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Stephanie O Joy, Esq
Stephanie O Joy, Esq, Soc. Sec. Attorney
Category: Social Security
Satisfied Customers: 13568
Experience:  22+ years legal exp. - 12+ years owning/operating her own SSD Law practice.
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On may 24,2014 I became 62 and retired in june,2014. In

Customer Question

On may 24,2014 I became 62 and retired in june,2014. In jan.2016 the ss admn. took $545 from my first ck. because they said I made too much money in the first 5 months of 2014. Is this legal?
Submitted: 1 year ago.
Category: Social Security
Expert:  Christopher B, Esq. replied 1 year ago.

My name is***** and I will be helping you with your question today. This is for informational purposes only and does not establish an attorney client relationship.

Yes, it is never a good idea to take early retirement if you are still working. SSA can take $1 for every $2 earned over $15,720 from your retirement benefit. Once you turn age 66, you can work and earn as much income as you want as you are not penalized for working after full retirement age. To answer your question yes SSA can deduct from your benefit income earned from working over $15,720.

Please let me know if you have any further questions and please positively rate my answer if satisfied.

Customer: replied 1 year ago.
I didn't retire until june,2014 because I was not elegible until then. So u r saying I cannot make money before then?
Expert:  Christopher B, Esq. replied 1 year ago.

Age 62 you are eligible for early retirement, SSA wants to discourage SS applicants from taking early SS when they are working and making a significant amount of income. If you make less than $15,720 then you will not have your SS benefit reduced. When you turn age 66, you will not longer be penalized for any income earned and have your benefit reduced by SS. Unfortunately you had 12 months to make a 1 time election to rescind your benefit and repay everything that SS paid you (this is no longer possible as it has been more than 1 year). If you have significant income, it does not make sense to to take early retirement usually and permanently reduce your SS benefit (from the early retirement penalty). You are stuck at this point if you continue to work and your SS benefit will continue to be reduced.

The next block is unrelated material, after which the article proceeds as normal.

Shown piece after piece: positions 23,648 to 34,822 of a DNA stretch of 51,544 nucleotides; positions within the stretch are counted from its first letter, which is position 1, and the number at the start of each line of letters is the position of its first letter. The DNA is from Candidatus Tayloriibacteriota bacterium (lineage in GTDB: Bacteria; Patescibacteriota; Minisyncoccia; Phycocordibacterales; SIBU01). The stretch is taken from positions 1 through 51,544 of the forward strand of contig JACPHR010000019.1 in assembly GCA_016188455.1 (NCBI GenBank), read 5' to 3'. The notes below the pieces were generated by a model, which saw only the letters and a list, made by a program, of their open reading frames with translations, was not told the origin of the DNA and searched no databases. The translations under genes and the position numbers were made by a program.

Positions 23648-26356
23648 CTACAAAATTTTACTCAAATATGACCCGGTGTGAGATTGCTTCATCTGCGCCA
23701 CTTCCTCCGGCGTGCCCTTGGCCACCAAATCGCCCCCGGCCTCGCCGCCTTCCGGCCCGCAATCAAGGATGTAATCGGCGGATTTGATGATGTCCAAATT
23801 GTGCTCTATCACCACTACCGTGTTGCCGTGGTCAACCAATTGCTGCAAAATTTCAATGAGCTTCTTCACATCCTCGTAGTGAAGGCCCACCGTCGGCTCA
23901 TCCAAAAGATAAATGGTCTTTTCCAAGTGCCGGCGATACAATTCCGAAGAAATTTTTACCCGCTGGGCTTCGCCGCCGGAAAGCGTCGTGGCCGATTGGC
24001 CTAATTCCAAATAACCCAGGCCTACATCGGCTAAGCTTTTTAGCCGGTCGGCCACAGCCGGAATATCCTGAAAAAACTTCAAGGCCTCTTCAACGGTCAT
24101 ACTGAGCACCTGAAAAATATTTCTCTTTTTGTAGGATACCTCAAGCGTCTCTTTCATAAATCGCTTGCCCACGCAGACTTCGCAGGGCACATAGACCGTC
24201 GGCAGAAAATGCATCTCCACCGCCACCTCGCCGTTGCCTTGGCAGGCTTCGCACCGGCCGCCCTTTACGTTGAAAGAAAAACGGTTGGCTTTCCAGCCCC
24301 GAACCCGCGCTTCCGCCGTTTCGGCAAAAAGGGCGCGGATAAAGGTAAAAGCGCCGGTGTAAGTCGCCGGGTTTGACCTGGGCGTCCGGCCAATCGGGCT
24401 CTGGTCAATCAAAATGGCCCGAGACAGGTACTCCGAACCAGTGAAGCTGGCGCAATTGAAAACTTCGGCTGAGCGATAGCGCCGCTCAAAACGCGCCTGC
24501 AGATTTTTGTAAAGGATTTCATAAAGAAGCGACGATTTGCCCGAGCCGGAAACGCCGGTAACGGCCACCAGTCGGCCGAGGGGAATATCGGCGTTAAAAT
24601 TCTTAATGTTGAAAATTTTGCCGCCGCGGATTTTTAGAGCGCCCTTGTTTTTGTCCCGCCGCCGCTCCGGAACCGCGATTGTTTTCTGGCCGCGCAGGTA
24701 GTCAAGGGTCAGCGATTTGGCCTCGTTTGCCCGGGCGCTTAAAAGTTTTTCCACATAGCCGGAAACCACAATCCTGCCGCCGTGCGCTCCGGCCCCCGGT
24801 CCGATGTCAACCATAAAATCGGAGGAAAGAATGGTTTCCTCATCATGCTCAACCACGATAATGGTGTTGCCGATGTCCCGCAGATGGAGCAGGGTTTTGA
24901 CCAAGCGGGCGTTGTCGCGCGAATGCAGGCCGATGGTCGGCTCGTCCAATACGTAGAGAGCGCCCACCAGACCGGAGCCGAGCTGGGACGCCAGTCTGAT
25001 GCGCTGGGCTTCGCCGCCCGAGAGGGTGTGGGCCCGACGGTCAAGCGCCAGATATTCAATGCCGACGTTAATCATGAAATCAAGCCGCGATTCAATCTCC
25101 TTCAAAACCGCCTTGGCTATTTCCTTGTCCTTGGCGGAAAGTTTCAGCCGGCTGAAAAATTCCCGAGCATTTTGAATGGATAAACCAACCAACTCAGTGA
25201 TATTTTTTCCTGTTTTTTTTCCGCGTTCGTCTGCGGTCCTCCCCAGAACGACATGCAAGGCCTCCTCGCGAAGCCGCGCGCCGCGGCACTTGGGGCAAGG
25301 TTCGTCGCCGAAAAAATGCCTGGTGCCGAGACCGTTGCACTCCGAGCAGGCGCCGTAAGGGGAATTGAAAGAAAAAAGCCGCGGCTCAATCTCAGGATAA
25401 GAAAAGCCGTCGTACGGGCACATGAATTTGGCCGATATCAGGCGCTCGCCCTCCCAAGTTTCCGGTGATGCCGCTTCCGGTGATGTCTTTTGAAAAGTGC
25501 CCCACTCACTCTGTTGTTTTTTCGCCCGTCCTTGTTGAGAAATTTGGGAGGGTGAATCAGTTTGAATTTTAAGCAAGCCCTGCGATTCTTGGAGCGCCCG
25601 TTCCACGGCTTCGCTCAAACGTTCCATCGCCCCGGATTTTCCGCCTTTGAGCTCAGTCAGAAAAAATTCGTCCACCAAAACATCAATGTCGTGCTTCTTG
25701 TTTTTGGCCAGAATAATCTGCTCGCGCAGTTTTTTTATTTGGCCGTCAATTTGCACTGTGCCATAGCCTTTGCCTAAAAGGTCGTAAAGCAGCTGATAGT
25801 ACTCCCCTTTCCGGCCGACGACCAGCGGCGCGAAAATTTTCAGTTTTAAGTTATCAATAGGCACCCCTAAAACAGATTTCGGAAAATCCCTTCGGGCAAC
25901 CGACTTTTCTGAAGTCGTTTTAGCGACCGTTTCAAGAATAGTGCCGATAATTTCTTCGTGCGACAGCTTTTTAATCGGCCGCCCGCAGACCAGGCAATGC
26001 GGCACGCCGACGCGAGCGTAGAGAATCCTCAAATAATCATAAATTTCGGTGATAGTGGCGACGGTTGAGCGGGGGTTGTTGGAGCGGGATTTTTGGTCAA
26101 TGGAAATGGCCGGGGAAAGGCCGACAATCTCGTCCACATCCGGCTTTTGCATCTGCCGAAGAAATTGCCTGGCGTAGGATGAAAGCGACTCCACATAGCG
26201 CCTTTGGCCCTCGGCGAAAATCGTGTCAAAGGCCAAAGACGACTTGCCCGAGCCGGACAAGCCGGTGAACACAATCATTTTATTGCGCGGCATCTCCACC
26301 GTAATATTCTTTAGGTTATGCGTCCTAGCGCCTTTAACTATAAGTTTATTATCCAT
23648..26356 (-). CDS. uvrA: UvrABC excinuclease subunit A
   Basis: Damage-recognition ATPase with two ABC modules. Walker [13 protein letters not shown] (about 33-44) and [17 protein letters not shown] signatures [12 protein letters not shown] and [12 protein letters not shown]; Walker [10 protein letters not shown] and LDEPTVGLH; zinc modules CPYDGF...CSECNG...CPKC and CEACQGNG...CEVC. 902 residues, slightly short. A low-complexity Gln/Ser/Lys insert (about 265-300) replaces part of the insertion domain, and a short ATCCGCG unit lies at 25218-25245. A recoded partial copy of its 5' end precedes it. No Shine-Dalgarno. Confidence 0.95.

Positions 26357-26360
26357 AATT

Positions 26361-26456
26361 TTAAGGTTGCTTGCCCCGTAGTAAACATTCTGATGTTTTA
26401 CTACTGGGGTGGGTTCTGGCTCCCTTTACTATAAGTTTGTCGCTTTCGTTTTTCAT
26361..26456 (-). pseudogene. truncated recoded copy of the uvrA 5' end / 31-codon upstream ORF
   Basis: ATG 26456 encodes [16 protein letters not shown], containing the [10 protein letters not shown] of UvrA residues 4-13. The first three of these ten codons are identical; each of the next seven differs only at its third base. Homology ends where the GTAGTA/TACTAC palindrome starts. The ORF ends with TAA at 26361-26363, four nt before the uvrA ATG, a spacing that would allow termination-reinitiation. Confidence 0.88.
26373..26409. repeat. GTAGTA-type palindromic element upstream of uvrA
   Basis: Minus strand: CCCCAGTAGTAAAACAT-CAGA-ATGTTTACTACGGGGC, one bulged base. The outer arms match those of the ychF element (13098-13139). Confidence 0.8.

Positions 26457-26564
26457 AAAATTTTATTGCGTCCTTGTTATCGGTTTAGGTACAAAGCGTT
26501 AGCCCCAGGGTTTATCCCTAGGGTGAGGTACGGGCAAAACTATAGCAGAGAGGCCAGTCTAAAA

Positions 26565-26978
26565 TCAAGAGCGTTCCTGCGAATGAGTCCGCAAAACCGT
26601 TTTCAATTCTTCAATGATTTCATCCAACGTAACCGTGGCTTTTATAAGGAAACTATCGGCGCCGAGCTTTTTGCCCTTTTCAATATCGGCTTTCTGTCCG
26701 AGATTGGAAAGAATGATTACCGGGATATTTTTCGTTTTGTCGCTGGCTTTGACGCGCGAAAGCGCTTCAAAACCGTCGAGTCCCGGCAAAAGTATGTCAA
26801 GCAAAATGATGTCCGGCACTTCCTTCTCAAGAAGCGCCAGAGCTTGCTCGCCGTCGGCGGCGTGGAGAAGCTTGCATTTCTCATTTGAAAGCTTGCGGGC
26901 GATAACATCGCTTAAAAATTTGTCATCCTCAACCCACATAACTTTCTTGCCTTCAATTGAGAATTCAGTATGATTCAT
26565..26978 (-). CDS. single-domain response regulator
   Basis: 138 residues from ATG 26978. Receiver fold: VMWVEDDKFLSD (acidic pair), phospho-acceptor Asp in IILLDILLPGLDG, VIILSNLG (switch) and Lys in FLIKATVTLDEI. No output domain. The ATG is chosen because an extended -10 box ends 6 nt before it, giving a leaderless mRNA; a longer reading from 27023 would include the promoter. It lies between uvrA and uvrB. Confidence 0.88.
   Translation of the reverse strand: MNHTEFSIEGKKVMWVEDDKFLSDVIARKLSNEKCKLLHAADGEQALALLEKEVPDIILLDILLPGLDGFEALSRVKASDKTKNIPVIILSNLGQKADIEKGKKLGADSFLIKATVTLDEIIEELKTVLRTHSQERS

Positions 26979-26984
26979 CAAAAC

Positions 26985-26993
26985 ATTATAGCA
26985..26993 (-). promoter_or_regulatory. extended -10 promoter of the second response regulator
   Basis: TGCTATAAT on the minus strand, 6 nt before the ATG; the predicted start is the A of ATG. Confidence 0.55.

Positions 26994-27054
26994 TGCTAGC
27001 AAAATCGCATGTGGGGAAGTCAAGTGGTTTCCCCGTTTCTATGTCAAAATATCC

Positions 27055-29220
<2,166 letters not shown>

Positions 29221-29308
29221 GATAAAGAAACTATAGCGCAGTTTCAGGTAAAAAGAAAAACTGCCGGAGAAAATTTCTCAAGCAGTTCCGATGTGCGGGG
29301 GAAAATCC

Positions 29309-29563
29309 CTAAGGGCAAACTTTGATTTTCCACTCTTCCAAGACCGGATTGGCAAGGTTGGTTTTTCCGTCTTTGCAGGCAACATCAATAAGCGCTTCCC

Expert:  Christopher B, Esq. replied 1 year ago.

Just checking back in, did you have any further questions?

Customer: replied 1 year ago.
Ur answer was wrong! I would like my money back! There is a first year exception which u should have known about! I found out about this on ss site and have already got my money back.
Expert:  Christopher B, Esq. replied 1 year ago.

I never was compensated in the first place as you never rated my answer, I'm sorry you are dissatisfied. I will opt out and open your question up to others.

Expert:  Stephanie O Joy, Esq replied 1 year ago.

Hmm, that would be rocket speed for the SSA - it typically never corrects its own mistakes (if any) that involve paying a consumer what it owed him, without several weeks to several months of obnoxious delay. So, kudos to you if that happened - strange good luck can happen.

That said, the "special" rule for early retirement is that they let you go prorated month to month in that first year - so they only count the months AFTER you start collecting, til Dec., on a month by month limit and basis, so that your earnings before you stopped working don't have to be counted - you just have to keep under the monthly limit for each month after, to be entitled to each month after. For 2016 that number is ***** as it was for 2015.

And as you may know, you CAN work in 2016, just be sure to stay under that limit or be willing to reverse the takings of the early retirement benefit - it CAN mean a higher benefit rate later, so you are not stuck with the decision to take early IF you decide you'd rather have more later,when you are actually unable to supplement it with working.

Be well!


Stephanie Joy